Identity and Digital Signature in Web 3.0

Identity and Digital Signature in Web 3.0

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How are connected the digital Identity and Digital Signature in Web 3.0?

Explores how digital and electronic signatures are fundamental in the age of digital identity, with a special focus on decentralized technologies, advanced cryptography and Self-Sovereign Identity within the Web 3.0 world.


In this article, we will use the terms “decentralized identity” and “SSI” (Self-Sovereign Identity) interchangeably. It should be noted that the views and opinions expressed are based on our experience in the field of digital identity, but should not be interpreted as legal definitions.
What is an electronic signature?

An electronic signature, in essence, is your consent in the digital world. It can be an image of your signature, a PIN code, or even a click of a button. It is vital in managing digital identities and preventing cyber-attacks.

Digital signature: a specialization of electronic signature

The digital signature, a specific subset of the electronic signature, relies on asymmetric cryptography technologies. This technology uniquely links each signature to the signer and the document, providing reliable verification of authenticity. A clear example is the Verifiable Credentials (VCs).

Digital signature and legal entities in different countries

Let’s see two examples on this subject:

  • In Argentina: Digital signatures are restricted to individuals, which presents unique challenges for digital identities.
  • In Mexico: Legal entities can use digital signatures, advancing in the management of digital identities.

Private key management and security

The security of a digital signature is based on proper management of private keys. The responsibility for protecting these keys varies by country and type of entity, being crucial for online security.

Following the previous example, in countries where the digital signature is personal, as in Argentina, the responsibility for protecting the private key falls on the individual, which is fundamental for the prevention of cyber-attacks. In Mexico, on the other hand, the entity is responsible for its protection.
Identity in the legal and commercial sphere

Identity, both for individuals and entities, is built through actions, reputation and other attributes accumulated over time. For legal entities, this includes their track record, credentials and legal compliance. This identity is crucial in business and legal interactions and operations, and is at the core of what defines Self-Sovereign Identity (SSI) in the Web 3.0 era.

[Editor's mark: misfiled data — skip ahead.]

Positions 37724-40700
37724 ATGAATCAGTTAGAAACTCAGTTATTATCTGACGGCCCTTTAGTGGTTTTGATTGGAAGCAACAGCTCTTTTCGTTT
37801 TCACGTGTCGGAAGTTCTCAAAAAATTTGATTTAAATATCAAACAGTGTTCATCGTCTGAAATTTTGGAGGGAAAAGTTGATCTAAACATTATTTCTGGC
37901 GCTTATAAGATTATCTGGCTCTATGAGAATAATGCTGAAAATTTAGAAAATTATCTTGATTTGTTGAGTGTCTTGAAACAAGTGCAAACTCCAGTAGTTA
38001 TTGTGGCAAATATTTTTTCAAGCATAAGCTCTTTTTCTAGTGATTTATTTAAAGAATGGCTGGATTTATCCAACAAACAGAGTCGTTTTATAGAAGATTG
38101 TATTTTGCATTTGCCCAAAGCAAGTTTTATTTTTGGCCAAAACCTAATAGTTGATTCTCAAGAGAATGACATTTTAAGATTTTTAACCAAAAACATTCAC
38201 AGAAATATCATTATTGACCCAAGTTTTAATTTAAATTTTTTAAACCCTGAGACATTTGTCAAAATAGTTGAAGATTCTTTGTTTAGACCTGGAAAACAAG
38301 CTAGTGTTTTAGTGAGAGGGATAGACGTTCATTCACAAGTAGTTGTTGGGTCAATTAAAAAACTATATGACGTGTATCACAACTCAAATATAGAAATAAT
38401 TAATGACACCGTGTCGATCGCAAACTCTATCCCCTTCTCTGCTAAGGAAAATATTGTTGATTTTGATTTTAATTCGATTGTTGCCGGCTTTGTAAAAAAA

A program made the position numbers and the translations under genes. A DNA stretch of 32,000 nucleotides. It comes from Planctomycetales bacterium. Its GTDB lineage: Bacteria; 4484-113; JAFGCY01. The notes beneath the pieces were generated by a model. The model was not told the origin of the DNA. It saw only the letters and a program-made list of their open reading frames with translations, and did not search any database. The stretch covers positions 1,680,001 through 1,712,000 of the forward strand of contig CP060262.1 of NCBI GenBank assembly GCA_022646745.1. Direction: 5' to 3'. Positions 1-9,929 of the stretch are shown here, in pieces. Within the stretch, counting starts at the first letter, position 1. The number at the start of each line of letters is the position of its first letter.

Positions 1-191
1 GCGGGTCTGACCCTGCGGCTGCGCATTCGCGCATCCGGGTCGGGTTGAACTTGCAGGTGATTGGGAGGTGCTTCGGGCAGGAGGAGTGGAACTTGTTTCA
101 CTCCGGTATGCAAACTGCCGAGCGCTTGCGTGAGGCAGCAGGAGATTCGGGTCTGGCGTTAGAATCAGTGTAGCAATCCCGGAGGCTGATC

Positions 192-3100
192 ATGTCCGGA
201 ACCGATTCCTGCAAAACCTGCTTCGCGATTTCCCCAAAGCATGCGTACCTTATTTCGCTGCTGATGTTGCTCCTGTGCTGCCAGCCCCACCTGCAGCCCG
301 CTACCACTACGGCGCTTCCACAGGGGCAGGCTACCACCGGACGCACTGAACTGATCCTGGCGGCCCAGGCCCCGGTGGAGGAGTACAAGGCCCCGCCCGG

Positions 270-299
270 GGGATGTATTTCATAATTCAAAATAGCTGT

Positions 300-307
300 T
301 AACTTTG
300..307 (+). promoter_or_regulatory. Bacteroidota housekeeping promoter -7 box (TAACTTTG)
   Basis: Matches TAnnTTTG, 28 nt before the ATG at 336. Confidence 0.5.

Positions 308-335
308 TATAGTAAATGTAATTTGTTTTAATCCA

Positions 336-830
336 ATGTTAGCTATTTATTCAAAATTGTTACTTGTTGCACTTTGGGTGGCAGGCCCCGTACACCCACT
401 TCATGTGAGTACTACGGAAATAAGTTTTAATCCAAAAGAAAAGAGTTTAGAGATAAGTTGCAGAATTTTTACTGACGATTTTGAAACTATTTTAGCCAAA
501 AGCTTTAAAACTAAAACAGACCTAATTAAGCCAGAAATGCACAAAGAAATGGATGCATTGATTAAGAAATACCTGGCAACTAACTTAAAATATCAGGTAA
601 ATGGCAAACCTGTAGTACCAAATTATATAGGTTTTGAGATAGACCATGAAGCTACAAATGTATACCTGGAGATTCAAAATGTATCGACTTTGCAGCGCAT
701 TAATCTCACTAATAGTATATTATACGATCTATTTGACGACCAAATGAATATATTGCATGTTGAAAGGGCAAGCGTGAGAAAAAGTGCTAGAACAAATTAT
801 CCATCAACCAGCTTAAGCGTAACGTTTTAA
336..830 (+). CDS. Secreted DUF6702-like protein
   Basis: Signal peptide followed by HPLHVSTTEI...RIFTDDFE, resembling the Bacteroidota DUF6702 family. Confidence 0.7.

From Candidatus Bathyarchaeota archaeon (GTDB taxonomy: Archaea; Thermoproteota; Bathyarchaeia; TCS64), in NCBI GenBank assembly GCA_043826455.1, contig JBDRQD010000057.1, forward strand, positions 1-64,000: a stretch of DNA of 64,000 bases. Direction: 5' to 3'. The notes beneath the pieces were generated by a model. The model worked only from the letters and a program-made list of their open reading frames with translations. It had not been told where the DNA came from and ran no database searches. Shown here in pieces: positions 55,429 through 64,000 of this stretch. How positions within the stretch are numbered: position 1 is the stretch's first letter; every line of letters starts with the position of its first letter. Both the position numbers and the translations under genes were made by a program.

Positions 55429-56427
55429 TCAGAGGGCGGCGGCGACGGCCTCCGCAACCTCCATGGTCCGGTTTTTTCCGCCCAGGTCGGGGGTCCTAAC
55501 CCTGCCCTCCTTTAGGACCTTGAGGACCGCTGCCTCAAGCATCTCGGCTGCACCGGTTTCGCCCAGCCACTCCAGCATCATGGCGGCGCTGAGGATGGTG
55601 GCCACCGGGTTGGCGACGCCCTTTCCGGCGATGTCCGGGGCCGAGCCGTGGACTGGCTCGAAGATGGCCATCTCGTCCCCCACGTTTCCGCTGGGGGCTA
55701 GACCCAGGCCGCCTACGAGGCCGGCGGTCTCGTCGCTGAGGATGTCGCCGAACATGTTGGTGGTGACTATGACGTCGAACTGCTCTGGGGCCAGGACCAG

Digital signature in Web3

Web3, with its focus on decentralized identity, proposes a new paradigm in the management of digital signatures. This decentralized approach, exemplified by protocols such as QuarkID, significantly improves interoperability between different systems and entities, allowing greater flexibility and control by users over their digital identities.

In turn, these technologies enable selective disclosure, which allows users to share only the information that is essential for a specific transaction, protecting their privacy.

Simultaneously, the concept of non-repudiation ensures that users’ actions, backed by the immutability of the blockchain and advanced digital signatures, are indisputable, increasing the security and reliability of digital interactions.


Digital and electronic signatures are essential in the era of Web 3.0 and digital identity. Understanding these concepts is crucial for their effective implementation. To learn more about how Extrimian integrates digital identity and cybersecurity solutions, visit Extrimian.


Digital Identity:

Electronic representation of a person or entity in the digital world, composed of data and information that define its characteristics and credentials.

Electronic Signature:

Electronic method to indicate consent or approval in digital documents or online transactions. It can include anything from a scanned image of a handwritten signature to more sophisticated methods.

Digital Signature:

Advanced type of electronic signature based on asymmetric cryptography, which ensures the authenticity and integrity of a digital document.

Asymmetric cryptography:

Encryption system that uses a pair of keys, one public and one private, for data encryption and decryption.

Verifiable Credentials (VCs):

Digital credentials that can be verified electronically, such as a digital ID or a university degree.

Private Key Management:

The process of managing and protecting the private cryptographic keys used in digital signature and data encryption.

Self-Sovereign Identity (SSI):

Concept of digital identity that allows individuals to control and manage their own identity data autonomously.

Selective Disclosure:

Technique that allows users to selectively disclose certain information while keeping other personal details private.


Property that ensures that once a digital action (such as a digital signature) has been performed, the author cannot deny its authorship.


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